Major Study of Opiate Use in Children’s Hospitals Provides Simple Steps to Alleviate Harm
Hospitalized kids with painful ailments from broken bones to cancer are often dosed with strong, painkilling drugs known as opiates. The medications block pain, but they can have nasty side effects. Constipation, for instance, is one side effect that can cause discomfort — and even extend a child’s hospital stay.
“No parent wants their child in the hospital any longer than necessary,” said Paul Sharek, MD, MPH, medical director for quality management and chief clinical patient safety officer at Lucile Packard Children’s Hospital at Stanford. Sharek is the primary author of a new study, detailing the first large multicenter trial in children to show a decrease in harm from pain medications. It shows how simple changes to hospital procedures can sharply reduce the harm children suffer from opiates. The study, a yearlong collaboration between 14 U.S. children’s hospitals, documented a 67 percent drop in harmful events caused by the pain relievers when these procedures were implemented.
“Our collaborative aim was to decrease adverse drug event rates by 50 percent,” Sharek said. “We far exceeded that, which was very exciting.”
The findings will appear in the October issue of Pediatrics. The study was organized by the Child Health Corporation of America, a business alliance of 44 North American children’s hospitals. Packard Children’s Hospital participated in the study, and Sharek, who is also an assistant professor of pediatrics at the Stanford University School of Medicine, led the analysis of its results.
The researchers focused on opiates — pain-relieving drugs in the morphine family — because they’re widely used and harm young patients more often than other drugs. Forty percent of patients at children’s hospitals across the U.S. receive opiates. The vast majority of harmful incidents from the drugs, such as constipation and skin itching, are relatively minor. But neither families nor doctors want such problems adding to kids’ days in hospitals. In addition, rare instances of serious harm from opiates, such as a decreased urge to breathe, provide even greater motivation for hospitals to give opiates safely.
For instance, hospital teams followed standard protocols for weaning patients off long-term doses of opiates. They reduced prescription overrides in which nurses gave pain medications to children before double-checking with a pharmacist. And they worked hard to ensure that all caregivers had up-to-date drug lists when patients were admitted to hospital, transferred to new wards and sent home. The study physicians also routinely added medications to prevent constipation.
“Our focus was not only on errors, but also on harm to patients,” said Frank Federico, the study’s senior author, who is a pharmacist and medication safety expert with the Institute for Healthcare Improvement in Cambridge, Mass. Patients can be harmed by correctly dosed medications, but in the past that hasn’t always been considered a problem. For example, many health-care providers may view constipation as simply “the cost of doing business” when opiates are given to children, Federico said. In this study, physicians instead headed off constipation by starting patients on laxatives and stool softeners as soon as they began opiate prescriptions.
The research team checked its progress with quarterly reviews of patient charts at each hospital. In chart reviews, investigators looked for specific clues that a patient had been harmed by opiates. If they found a clue — such as a prescription for naloxone, a drug given to reverse the effects of opiates — they read the chart more thoroughly for signs the patient was harmed.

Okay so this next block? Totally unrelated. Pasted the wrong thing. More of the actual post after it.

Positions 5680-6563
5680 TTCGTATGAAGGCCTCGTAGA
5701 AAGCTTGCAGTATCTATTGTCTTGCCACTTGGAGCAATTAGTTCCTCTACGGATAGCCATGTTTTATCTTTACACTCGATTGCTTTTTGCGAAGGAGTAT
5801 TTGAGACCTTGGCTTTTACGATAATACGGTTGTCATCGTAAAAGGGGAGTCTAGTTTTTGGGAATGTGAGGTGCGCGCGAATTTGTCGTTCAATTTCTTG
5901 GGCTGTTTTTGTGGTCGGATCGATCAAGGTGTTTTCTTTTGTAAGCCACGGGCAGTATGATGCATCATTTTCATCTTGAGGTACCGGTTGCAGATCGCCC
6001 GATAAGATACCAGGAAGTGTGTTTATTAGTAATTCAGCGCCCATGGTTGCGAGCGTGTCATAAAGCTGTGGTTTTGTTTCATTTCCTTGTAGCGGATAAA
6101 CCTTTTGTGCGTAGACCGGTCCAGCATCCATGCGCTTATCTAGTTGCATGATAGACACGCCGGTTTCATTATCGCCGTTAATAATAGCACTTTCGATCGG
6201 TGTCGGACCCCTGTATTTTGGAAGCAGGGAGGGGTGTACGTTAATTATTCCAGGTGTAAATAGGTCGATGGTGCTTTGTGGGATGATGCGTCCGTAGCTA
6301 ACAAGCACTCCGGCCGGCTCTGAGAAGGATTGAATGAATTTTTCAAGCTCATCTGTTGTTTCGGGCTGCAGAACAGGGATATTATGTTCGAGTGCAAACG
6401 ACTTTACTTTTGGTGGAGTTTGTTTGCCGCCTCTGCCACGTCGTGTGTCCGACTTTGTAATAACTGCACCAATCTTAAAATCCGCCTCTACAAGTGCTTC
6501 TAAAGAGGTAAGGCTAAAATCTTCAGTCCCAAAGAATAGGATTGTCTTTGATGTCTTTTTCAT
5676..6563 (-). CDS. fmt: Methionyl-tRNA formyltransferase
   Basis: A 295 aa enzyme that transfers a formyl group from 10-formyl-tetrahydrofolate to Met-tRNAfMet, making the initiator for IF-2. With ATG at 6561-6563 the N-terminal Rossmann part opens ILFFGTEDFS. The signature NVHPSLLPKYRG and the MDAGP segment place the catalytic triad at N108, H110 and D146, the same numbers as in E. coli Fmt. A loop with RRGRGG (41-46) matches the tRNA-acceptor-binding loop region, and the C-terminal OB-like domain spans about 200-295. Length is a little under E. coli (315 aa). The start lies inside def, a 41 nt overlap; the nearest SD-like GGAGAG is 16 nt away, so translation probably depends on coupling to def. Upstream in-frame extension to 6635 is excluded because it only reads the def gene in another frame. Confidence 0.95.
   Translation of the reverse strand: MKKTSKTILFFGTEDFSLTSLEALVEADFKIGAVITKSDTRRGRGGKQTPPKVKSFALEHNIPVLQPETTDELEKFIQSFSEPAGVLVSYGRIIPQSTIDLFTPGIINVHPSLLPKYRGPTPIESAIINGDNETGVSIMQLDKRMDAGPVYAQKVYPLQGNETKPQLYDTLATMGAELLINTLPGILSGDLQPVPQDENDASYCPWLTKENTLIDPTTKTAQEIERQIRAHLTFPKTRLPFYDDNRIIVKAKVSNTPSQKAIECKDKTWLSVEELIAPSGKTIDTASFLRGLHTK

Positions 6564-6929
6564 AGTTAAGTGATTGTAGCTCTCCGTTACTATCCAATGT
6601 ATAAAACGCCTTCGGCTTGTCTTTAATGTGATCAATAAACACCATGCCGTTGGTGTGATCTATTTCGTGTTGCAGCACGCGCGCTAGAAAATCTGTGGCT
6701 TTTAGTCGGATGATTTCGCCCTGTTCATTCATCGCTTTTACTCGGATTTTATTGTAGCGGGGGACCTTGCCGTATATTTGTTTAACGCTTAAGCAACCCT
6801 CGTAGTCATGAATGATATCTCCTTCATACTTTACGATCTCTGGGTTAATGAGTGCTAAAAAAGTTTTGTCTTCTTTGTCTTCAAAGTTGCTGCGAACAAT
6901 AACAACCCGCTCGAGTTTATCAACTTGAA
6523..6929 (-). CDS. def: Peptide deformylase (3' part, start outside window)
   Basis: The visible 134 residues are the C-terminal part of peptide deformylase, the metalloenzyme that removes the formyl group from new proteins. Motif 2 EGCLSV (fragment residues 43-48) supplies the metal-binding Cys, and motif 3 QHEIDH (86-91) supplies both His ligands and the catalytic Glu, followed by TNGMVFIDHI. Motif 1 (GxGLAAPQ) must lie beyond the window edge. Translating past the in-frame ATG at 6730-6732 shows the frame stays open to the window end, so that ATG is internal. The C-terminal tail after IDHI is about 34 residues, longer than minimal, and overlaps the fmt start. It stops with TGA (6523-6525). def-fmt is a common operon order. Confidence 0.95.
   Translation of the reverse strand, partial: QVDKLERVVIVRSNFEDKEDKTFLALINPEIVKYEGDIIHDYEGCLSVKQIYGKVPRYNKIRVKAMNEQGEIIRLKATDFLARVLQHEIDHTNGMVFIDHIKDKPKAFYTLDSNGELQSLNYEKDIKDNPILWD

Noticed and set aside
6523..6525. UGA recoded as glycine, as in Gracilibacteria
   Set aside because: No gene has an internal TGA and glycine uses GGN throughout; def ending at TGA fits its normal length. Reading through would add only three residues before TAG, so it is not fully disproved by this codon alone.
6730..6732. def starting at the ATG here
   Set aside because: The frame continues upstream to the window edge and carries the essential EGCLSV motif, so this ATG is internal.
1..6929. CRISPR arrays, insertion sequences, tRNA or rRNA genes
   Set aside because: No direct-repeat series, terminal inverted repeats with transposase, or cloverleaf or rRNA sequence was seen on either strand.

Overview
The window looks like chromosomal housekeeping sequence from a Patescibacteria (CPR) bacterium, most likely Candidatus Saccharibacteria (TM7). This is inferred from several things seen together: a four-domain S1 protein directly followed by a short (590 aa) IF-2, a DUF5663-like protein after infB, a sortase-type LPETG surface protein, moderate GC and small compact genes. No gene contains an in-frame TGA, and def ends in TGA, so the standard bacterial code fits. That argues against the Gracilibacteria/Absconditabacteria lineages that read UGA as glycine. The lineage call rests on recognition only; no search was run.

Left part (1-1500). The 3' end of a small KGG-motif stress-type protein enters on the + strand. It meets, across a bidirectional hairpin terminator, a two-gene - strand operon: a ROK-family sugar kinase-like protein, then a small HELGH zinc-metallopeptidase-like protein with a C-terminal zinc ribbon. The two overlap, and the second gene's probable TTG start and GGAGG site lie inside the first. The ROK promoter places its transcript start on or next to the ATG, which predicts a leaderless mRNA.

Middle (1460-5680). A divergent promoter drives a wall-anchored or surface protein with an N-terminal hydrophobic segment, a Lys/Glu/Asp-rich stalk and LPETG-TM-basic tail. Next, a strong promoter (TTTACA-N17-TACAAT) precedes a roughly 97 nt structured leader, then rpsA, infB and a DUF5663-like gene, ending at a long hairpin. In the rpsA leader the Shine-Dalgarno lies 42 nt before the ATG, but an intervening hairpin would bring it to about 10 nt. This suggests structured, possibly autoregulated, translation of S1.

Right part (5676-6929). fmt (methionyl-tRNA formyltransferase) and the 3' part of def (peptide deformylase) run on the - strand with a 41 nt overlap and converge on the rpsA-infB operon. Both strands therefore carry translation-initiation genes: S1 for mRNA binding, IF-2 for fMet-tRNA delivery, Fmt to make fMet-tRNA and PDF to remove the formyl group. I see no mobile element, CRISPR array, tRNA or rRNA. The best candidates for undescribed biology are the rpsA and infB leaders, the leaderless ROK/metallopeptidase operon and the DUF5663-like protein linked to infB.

The researchers’ efforts began paying off a few months after changes were instituted. Problems associated with opiates dropped, as the new practices spread through each hospital. In total, the team estimated 14,594 harmful events were averted in participating hospitals during the one-year study. The changes also saved hospitals money, since harmful events can be costly to resolve and often result in extended hospital stays.
The collaborative design was an important factor in the study’s success, said study co-author Richard McClead, MD, medical director for quality improvement services at Nationwide Children’s Hospital in Columbus, Ohio, which is also a member of CHCA. And similar collaborative efforts could be used to tackle other problems in hospital operations, he added. “This shows we can do it,” McClead said.
The study was funded by a grant from the Agency for Healthcare Research and Quality, a division of the U.S. Department of Health and Human Services.
Stanford University Medical Center integrates research, medical education and patient care at its three institutions — Stanford University School of Medicine, Stanford Hospital & Clinics and Lucile Packard Children’s Hospital at Stanford. For more information, please visit the Web site of the medical center’s Office of Communication & Public Affairs at http://mednews.stanford.edu.
Ranked as one of the best pediatric hospitals in the nation by U.S. News & World Report, Lucile Packard Children’s Hospital at Stanford is a 272-bed hospital devoted to the care of children and expectant mothers. Providing pediatric and obstetric medical and surgical services and associated with the Stanford University School of Medicine, Packard Children’s offers patients locally, regionally and nationally the full range of health-care programs and services — from preventive and routine care to the diagnosis and treatment of serious illness and injury. For more information, visit http://www.lpch.org.
Child Health Corporation of America, a business alliance of 44 free-standing children’s hospitals based in Shawnee Mission, Kan., offers programs and services that improve the clinical and operational performance of children’s hospitals.